“Odors have a power of persuasion stronger than that of words, appearances, emotions, or will. The persuasive power of an odor cannot be fended off, it enters into us like breath into our lungs, it fills us up, imbues us totally. There is no remedy for it.”
I can’t remember whether I read the novel “Perfume: The Story of a Murderer” by Patrick Süskind or saw Tom Tykwer’s adaptation first, it never really matters because in my mind, books, films, theatre plays, music, art and dance are entwined and inter-influential co-creators, long story short, if there’s a book and a movie, I read them together.
The original German version of this unique novel had always been a part of my mother’s extensive literary collection. I was always fascinated by the cover, a nude sleeping woman, one arm beneath her face, the other hanging across the soft velvety pillow, surrounded by black and green tones, a close-up of Antoine Watteau’s painting “Jupiter and Antiope”. Then the title, this combination, “perfume and murderer” struck a chord within me, what was the story between the two, what could happen?
In my first year of specialised modern languages and literature studies, I could pick one novel for a project to be presented before the class. I picked Süskind’s masterpiece. From the very first enthralling page, I devoured it, there was nothing like it (my obsession with 18th century France and fin de siècle culture was delighted) and I loved creating the supporting artwork in accordance with the text to illustrate the project. I remember how I sat down with my uncle to discuss it over cookies and coffee (note to self: he is a savoury kind of guy).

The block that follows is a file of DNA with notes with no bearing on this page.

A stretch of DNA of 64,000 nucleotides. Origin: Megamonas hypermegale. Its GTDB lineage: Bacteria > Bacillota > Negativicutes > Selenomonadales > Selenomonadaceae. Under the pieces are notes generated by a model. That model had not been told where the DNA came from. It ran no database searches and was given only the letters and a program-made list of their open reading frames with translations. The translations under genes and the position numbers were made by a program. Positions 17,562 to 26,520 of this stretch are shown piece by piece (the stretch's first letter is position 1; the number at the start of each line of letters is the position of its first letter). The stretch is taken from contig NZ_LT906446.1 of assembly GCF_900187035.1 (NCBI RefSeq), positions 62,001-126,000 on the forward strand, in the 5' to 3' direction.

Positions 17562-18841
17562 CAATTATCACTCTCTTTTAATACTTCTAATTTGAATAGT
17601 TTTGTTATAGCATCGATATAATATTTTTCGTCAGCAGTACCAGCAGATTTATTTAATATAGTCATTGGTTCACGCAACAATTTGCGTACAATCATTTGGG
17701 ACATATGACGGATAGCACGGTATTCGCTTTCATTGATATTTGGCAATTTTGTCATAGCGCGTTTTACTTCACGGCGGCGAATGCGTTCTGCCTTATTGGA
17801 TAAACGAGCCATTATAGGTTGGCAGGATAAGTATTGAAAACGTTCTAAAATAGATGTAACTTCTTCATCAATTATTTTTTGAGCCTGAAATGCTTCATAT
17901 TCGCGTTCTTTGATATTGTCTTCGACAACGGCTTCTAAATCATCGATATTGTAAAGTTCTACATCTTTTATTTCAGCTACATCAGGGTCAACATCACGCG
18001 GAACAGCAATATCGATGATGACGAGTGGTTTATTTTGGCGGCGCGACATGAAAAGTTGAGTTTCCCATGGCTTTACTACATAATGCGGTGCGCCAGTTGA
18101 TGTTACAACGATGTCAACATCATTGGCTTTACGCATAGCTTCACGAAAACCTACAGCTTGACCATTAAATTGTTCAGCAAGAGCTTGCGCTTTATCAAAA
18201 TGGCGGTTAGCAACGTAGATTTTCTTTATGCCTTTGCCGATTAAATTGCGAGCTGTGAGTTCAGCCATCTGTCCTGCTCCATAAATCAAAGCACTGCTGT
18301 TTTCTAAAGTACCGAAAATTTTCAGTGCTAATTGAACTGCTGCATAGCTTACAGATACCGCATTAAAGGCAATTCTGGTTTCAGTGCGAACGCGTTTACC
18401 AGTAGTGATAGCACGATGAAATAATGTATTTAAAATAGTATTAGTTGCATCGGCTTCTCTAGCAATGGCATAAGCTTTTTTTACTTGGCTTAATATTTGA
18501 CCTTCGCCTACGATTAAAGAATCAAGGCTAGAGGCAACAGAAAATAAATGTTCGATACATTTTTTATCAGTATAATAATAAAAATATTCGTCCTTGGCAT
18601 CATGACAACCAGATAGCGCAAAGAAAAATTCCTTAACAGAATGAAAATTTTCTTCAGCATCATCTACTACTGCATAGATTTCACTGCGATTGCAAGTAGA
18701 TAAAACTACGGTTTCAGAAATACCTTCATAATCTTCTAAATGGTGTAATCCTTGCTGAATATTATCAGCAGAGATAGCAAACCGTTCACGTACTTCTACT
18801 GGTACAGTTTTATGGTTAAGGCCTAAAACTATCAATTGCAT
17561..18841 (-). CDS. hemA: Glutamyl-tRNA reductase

I can also vividly remember a heated discussion with my mother after we had watched the film together one afternoon. I could not put my finger on why I loved the story so much and probably did not express it really well, because she was furious when I said that I found the film to be sensual, to which she responded that he is a murderer who kills women and how on earth could that ever be sensual. We were clearly not on the same page and yet.
The novel stayed with me. A bit later there was a literary competition that consisted of writing a letter to the author of one of your favourite books. I won the second or third prize. I knew that Süskind was a recluse, all I needed to know is that he might have read my letter to him.
As I was assembling the works for my postgraduate thesis, I could not leave out “Perfume: The Story of a Murderer” and read the English translation. I dissected the film alongside the novel, focusing on the portrayal of women’s bodies, the tropes of the aestheticisation of death, disembodiment, extraction, collection, recreation. A Faustian Grenouille. A Frankensteinian Grenouille. Female mimetic psychopomps. Concentrated, turned into an infamous and sacrilegious “objet d’art”. In the end, zooming out of the enchanting (!) perfume-centric aesthetic, Grenouille turns life into death, women into perfumes. I could go on and on, but I have to stop myself here.
“Dame a l’incroyable” by Tadeusz Pruszkowski (1888-1942)